We can't even buy paint to touch up walls in the house.

    Alice

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  4. Hi Lili! I hope your birthday was enjoyable!

    As Alice said, our gardening centers are currently considered "nonessential", although I have found that Meijer and Farm and Fleet are selling seeds. I was unable to find tomato seeds but when I mentioned this via email to a friend, she mailed me several of different varieties--so kind of her! My husband always uses old seeds using the method you chose, Lili. He has some lettuce coming up under a cold frame that he built a few weeks ago (that's kinda fun to watch!) and there are seeds planted that are living on top of our upright freezer in the basement (to keep the cat out of them .... ). Hoping the restrictions on garden centers lift in May.

    I saw an article that says the buying trends have changed during the quarantine--at first it was cleaning items and toilet paper and now hair clippers and hair coloring are the new hot items. I colored my hair last week--I figured if I had to look shaggy, at least I didn't have to be gray! The hair color seems to change the texture of my hair and make it more manageable so that's been helpful.

    Our wedding anniversary is tomorrow--but the weather is supposed to be icky again. Meanwhile, today is fairly nice--sunny and currently in the 40s--so I told my husband that he and I are going to a park for lunch picnic (probably too cold to eat outside .... ). We don't typically have huge celebrations but I'm feeling the need to do something fun and out of our current routine.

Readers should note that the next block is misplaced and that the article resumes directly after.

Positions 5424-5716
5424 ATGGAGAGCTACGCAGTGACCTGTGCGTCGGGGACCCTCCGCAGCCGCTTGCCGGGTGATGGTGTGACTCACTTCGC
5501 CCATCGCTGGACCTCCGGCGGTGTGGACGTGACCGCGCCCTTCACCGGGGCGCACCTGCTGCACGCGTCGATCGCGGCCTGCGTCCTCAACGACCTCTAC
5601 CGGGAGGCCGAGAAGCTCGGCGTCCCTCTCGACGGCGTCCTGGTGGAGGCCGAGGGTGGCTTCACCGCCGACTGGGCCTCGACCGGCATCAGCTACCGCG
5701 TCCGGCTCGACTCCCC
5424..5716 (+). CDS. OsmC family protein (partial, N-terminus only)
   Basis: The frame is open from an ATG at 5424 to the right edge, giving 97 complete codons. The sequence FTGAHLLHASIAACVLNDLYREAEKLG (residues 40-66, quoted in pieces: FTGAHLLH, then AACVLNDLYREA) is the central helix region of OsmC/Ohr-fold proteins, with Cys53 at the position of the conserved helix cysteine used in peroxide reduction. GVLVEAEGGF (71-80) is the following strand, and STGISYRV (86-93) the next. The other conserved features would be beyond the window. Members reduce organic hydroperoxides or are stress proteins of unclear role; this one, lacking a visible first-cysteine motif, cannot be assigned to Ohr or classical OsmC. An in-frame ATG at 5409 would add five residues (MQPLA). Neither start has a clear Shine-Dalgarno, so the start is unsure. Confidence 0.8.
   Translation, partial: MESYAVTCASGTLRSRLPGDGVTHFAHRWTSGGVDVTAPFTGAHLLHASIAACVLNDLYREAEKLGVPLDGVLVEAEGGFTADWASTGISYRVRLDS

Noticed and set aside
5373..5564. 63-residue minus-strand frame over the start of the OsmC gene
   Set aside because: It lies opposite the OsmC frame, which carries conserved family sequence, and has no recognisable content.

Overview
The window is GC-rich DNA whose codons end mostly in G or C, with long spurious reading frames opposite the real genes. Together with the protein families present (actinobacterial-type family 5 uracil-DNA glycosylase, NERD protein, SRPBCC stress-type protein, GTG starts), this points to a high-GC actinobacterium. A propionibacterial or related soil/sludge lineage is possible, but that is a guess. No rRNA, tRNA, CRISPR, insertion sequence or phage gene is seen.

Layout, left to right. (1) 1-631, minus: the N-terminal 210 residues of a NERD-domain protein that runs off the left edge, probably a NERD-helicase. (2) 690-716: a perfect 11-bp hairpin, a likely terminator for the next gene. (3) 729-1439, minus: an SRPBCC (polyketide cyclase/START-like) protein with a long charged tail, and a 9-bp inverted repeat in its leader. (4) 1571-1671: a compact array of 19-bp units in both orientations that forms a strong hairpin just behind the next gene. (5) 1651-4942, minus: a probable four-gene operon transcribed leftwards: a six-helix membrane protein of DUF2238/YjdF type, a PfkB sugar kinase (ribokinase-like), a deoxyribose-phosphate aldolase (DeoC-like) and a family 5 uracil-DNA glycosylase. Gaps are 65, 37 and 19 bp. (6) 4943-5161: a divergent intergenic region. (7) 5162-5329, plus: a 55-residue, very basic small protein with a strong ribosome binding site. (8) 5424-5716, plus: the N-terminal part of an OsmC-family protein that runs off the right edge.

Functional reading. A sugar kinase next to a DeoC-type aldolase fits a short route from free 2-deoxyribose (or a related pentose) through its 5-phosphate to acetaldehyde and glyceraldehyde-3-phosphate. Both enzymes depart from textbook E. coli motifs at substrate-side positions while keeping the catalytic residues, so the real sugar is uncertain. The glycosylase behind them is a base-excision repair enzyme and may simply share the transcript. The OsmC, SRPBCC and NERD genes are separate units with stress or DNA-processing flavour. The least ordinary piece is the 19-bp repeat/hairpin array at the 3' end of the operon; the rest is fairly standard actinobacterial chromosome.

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  5. I enjoy hearing your thought process why, how, etc. I am that way too, everything is scrutinized and evaluated, especially in hindsight, for lessons learned. I also make note, on paper and in discussion with others, of what to change in the future. It becomes a habit to be this methodical and process oriented. IMHO, we shouldn't learn and be students only for certain purposes and at certain times in our lives, but daily. My husband and daughter find my geek tendencies funny and tiresome, I understand they have other talents and abilities that serve them well like their quick response to what they hear, see and feel, in the here and now, so they don't have to be as process oriented. Such a long off topic (garden) rant again just to say I like and appreciate this kind of stuff lol